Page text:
Germany's Pirate Party has campaigned for Internet privacy since its foundation, but has benefited little from the recent outrage over international surveillance programs. The party itself is partly to blame.
The video shows a group of stick figures waving black signs to the beat of music. The group is demonstrating against the Prism and Tempora surveillance programs, in which US and UK intelligence services are monitoring the voice and data communications of citizens on a large scale - allegedly in Germany as well. The message of the Internet video is clear and ominous: “Take action against Prism and Tempora while you still can.”
The movie “Surveillance State for Dummies,” which walks viewers through the Prism and Tempora surveillance programs, was uploaded to the Internet by the Pirates in mid-June, about two weeks after US whistleblower Edward Snowden blew the lid on the extent of governments' international surveillance activities.
Possible collaboration with Germany?
In the video, the Pirates explain how US secret services, possibly in collaboration with their German counterparts, gather data and monitor citizens. Internet privacy is an issue the Pirates - which includes numerous computer experts - understand well. In fact, it is one of their major issues, and the Pirates entered their first regional German parliament in 2011 and have won representation in four states since then.
The Pirate Party entered its first regional German parliament in 2011
The surveillance scandal instigated by Snowden, however, hasn't given the Pirates much of a boost in the public eye. According to polls, their support nationally fluctuates between two and four percent, still below the five percent they would need in September's federal election to enter parliament. One of the reasons for the poor results, according to some analysts, is that the surveillance scandal hasn't yet caught the attention of all voters.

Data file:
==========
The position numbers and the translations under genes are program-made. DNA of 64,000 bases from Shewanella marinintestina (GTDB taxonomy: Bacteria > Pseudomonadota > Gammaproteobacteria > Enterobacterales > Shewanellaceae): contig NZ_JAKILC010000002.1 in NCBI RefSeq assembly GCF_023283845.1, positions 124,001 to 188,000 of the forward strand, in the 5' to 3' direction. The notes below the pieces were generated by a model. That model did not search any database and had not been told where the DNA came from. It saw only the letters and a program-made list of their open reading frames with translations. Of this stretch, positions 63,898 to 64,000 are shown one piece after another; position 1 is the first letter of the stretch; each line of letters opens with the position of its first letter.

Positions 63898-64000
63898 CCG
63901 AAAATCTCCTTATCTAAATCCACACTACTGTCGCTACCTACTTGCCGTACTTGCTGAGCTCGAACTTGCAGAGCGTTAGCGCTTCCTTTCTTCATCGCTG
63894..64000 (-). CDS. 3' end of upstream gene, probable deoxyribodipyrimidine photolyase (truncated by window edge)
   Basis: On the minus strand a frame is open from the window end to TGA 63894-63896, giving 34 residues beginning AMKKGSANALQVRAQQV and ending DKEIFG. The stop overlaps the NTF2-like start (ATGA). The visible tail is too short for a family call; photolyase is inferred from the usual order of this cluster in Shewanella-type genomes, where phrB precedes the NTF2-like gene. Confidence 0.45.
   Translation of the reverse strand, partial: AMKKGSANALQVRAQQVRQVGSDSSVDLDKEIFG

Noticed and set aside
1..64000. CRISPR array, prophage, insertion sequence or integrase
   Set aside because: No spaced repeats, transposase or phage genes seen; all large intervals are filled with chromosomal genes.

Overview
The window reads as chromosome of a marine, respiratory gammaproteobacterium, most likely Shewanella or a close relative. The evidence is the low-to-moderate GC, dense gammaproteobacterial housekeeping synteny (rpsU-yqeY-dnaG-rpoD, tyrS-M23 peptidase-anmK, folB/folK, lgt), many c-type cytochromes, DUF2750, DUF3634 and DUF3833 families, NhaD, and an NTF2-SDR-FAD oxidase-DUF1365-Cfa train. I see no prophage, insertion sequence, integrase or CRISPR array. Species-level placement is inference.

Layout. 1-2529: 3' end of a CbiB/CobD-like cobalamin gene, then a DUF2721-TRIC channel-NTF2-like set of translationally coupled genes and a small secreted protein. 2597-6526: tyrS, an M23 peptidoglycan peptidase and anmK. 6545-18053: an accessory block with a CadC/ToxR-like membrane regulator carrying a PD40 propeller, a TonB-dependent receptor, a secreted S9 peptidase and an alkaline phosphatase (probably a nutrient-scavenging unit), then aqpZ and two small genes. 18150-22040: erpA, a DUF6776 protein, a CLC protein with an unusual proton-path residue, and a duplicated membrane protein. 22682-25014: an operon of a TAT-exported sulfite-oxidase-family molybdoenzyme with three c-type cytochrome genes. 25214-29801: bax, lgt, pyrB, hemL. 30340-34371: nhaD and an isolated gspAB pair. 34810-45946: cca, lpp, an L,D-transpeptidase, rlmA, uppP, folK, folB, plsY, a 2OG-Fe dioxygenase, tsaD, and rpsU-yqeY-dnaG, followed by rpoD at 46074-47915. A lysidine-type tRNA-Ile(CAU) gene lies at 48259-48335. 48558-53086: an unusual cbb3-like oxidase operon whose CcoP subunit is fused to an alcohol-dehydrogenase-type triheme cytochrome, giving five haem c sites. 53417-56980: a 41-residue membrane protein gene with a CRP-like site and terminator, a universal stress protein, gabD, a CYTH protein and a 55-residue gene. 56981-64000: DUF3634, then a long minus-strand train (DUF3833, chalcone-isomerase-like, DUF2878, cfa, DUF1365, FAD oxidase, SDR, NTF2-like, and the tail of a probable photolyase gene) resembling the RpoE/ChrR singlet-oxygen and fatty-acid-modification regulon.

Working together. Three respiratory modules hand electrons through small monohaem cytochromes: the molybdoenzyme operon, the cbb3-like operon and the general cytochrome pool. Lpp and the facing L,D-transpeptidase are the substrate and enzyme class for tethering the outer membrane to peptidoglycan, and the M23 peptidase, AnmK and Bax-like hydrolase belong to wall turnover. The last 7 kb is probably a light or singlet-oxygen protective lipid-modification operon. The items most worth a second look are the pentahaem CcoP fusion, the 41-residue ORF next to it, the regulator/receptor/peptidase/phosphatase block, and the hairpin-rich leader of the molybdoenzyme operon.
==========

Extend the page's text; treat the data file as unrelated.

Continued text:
“There are at most 40 percent who say ‘I heard about something,' ” Forsa Institute pollster Manfred Güllner told DW, noting that the floods in Germany and current events in Egypt had been drawing more attention.
The true extent of the surveillance scandal is difficult to grasp for many potential voters, according to Sascha Lobo, a well-known German Internet activist. Many people, he argues, haven't yet grasped how deeply digital network surveillance penetrates their lives. “This is something abstract and relatively difficult for citizens to get upset and outraged about,” he said. And the Pirates, he added, are not the only ones focusing on the issue. The center-left Social Democratic Party (SPD), the Greens, and even German President Joachim Gauck have responded with anger to Snowden's accusations, taking some of the wind out of the Pirates' sails.
Pirate Party chairman Bernd Schlömer conceded on Friday (26.07.2013) that his party has slipped into the background slightly during “this massive outrage.” But he argues that, unlike the other parties, the Pirates have offered concrete solutions, such as a proposed international agreement on Internet surveillance and the immediate end to the transfer of air passenger data to the US. But this was the first announcement by the head of the Pirate Party - on a scandal that became public two months ago.
Schlömer disagrees with the criticism that his party was too slow to respond to the scandal. “We were always on top of the issue,” he said, adding that the party “participated very intensively in the debate from the very start through its known online campaigns and online tools.”
In recent weeks, the Pirates have been organizing so-called “crypto-parties” around Germany, where participants explain how to encrypt email and other computer communications to protect against spying. But the Pirates aren't the only ones organizing crypto-parties.
'Stop Watching Us'
On Sunday (28.07.2013), thousands of citizens demonstrated in German cities against surveillance by US secret services. In addition to the Pirates, the Greens and the global alliance “Stop Watching Us” called on citizens to join the demonstrations.
The Pirates are at least partly to blame for their low ratings in the polls. In addition to the fierce competition they face from the other parties, they have been weighed down in internal squabbles, resignations, and the occasional absurd demand from individual members, and have consequently lost voters' trust “that they are a serious party,” Lobo told DW. “That's why it's been very difficult for the Pirates to score points on their own turf – namely, civil rights and the Internet.”
Katharina Nocun, the Pirates' policy coordinator, is still optimistic though. The party, she said, faces a “huge opportunity to join forces internally and to move forward in a constructive way.” Party chairman Schlömer agrees. “We haven't received a lot of attention but that's changing,” he said. In the coming weeks, he added, the party plans to distribute several thousand DVDs with tips and programs on encryption.